Efficient Design of Controlled Offshore Systems

A Holistic Approach

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Abstract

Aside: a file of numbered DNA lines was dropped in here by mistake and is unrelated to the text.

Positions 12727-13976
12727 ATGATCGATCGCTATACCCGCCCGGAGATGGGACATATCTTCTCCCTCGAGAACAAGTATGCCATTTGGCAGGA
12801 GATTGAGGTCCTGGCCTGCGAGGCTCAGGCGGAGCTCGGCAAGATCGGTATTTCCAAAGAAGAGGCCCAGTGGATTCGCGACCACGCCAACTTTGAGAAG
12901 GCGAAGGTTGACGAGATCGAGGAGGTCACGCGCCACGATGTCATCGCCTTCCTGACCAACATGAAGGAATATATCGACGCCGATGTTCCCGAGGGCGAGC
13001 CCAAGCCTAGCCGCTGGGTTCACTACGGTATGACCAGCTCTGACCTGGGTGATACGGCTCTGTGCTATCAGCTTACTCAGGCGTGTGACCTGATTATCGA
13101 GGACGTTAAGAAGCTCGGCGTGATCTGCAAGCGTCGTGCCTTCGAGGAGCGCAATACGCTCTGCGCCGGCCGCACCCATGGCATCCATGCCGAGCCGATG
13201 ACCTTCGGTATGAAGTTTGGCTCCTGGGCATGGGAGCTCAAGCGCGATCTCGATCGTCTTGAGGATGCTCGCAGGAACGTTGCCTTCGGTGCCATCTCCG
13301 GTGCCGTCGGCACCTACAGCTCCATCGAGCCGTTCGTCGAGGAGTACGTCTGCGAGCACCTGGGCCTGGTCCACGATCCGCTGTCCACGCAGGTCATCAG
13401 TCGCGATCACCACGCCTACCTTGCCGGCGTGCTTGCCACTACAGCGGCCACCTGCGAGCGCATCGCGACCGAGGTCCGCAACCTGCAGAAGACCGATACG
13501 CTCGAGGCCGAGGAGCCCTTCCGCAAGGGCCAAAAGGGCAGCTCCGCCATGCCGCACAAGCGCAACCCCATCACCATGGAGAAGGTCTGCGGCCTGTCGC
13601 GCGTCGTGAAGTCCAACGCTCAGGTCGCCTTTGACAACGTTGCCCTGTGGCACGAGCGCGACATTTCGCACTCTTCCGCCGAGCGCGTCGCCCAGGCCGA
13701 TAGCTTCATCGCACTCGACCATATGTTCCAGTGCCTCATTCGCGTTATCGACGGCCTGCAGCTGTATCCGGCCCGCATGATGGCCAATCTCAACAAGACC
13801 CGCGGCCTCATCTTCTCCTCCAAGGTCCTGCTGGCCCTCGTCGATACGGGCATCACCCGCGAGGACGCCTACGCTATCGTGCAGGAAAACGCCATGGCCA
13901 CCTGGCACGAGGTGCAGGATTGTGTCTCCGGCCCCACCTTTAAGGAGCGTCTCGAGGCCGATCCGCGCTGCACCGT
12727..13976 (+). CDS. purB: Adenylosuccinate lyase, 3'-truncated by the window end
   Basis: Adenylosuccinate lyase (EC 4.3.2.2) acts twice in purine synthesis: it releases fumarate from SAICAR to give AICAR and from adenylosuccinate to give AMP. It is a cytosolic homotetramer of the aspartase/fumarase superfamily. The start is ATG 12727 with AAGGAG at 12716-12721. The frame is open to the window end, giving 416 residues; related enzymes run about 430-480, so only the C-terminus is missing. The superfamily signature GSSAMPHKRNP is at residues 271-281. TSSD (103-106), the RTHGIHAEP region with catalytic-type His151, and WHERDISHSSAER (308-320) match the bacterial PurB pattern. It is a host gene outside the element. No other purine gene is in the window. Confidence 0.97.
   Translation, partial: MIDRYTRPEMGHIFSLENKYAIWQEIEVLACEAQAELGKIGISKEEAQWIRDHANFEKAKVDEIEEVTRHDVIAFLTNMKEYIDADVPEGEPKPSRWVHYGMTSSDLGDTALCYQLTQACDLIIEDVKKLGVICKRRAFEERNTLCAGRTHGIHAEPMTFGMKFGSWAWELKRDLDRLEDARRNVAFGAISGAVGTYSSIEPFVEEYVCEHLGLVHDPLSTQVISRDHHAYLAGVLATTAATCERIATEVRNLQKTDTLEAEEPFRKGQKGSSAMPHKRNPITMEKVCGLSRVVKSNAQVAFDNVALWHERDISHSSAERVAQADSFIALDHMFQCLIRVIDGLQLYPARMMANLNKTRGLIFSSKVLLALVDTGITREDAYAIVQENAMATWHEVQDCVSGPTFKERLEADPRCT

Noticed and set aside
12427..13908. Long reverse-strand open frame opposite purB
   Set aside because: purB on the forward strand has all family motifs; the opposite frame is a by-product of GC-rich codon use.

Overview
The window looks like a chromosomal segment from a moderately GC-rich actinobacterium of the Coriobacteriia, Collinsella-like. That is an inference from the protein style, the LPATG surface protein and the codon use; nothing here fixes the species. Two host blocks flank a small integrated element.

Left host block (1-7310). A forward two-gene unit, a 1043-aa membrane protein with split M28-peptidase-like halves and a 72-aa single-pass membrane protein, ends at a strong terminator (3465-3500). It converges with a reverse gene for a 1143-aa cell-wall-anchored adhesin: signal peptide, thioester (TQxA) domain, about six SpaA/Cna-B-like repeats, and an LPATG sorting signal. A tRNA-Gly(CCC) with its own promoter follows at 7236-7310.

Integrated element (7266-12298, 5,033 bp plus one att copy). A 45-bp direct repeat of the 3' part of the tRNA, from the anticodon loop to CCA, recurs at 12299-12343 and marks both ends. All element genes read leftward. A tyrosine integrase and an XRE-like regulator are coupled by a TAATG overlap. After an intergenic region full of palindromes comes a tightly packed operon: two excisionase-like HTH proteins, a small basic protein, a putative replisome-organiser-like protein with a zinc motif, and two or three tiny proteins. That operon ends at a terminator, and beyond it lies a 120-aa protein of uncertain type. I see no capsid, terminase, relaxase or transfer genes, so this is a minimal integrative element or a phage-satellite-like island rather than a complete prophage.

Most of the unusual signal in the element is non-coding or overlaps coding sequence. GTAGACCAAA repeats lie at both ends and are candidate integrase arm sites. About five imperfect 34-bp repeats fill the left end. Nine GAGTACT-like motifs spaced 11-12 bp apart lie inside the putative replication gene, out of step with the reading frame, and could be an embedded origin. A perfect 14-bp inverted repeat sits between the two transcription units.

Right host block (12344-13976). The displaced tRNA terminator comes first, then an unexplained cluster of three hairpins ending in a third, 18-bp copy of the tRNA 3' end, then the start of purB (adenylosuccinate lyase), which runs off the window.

Designing a controlled offshore system is a challenging process, the system dynamics are often nonlinear and subjected to loads that are random in nature. Furthermore, the proper description of the system’s dynamical behaviour involves knowledge pertaining to several fields. Unfortunately, at the design level, the process is often segregated between the different fields which are using highly advanced technology from their own discipline on overly simplified models relating to the other disciplines. This thesis focuses on creating a generic framework enabling appropriate modelling and analysis methods for controlled offshore systems considered as a whole. To create a virtual prototype of the system in a generic and modular way, the modelling is based on the formalism of multibody dynamics coupled to hydrodynamics. Generic methods for the linearisation of the system equations are introduced and implemented to enable analysis in both the time and frequency domains. The short term statistics are also provided in both domains, using spectral analysis in the frequency domain and time traces in the time domain. These different modules can be used to build the complete model, including control and study the system using classical techniques. Lastly, an approach to efficiently compute the workability plots is proposed as they are an important performance indicator of offshore systems. The considerable increase in computational speed gained through this approach opens the door for new types of insights such as parameter optimisation and sensitivity analysis. This holistic view of the system should allow engineers to take the right decision during the early phase of the design process by allowing them to explore different integrated design solutions and understand the influence of design parameters on the system’s workability. The example of a motion compensated gangway is used throughout the thesis to illustrate how the developed framework and methods can be used in practice.